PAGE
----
Film is taking a page from the television side, with the following either in post-production, filming, or in development: Lady and the Tramp, 3 Men and a Baby, Father of the Bride, Honey I Shrunk the Kids!, The Parent Trap, and The Sword in the Stone.
All of this is a nice way of saying that Disney+ is going to do some serious damage to second-tier servcies (except Hulu, which Disney will own) and impact Netflix enough that they've gone on an "originals" spending spree for the past few years (see above). When you add Hulu (where most believe the more "adult" content will go) and ESPN+ (the sports networks' streaming service) into the mix, Disney+ has the potential to go from concept to "king" in record-breaking, eye-bleeding time.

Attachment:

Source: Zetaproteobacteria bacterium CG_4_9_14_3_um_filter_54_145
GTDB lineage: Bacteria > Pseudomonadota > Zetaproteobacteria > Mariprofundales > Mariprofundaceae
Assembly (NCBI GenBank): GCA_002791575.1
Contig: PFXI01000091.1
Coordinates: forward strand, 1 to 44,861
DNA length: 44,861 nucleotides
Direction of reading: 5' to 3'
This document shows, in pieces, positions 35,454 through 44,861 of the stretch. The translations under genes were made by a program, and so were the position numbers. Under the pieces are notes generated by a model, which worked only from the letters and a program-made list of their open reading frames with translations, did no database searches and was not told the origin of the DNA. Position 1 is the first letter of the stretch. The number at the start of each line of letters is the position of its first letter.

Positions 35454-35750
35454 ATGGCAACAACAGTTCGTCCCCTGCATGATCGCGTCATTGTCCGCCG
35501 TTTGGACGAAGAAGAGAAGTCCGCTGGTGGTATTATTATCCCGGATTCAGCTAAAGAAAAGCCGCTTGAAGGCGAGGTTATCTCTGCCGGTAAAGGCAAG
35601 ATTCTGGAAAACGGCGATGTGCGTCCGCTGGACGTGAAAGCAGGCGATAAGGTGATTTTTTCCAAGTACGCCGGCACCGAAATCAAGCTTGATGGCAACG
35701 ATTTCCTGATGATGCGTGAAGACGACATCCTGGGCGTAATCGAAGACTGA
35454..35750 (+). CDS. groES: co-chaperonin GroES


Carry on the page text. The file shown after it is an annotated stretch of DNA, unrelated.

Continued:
However… all of this is "concept" and "expected" right now, and Disney+ does have some things working against it. For example, when Disney+ launches, it will without the first six Star Wars films: U.S. streaming rights are held by Turner Broadcasting through 2024. More streaming services continue looking to "alternate sources" for content: comics, podcasts, webseries, etc. As discussed earlier in the countdown, Netflix has been building up its "originals" silo for awhile now, doubling-down in 2019 ahead of the Disney streaming service's launch.
In a sense, Disney's announcement was like a shot across the bow – if that also meant not being able to take another shot for 12+ more months. So with other services given time to prepare, just how big Disney+ could end up being once the initial "launch adrenaline" settles down is still a big question mark.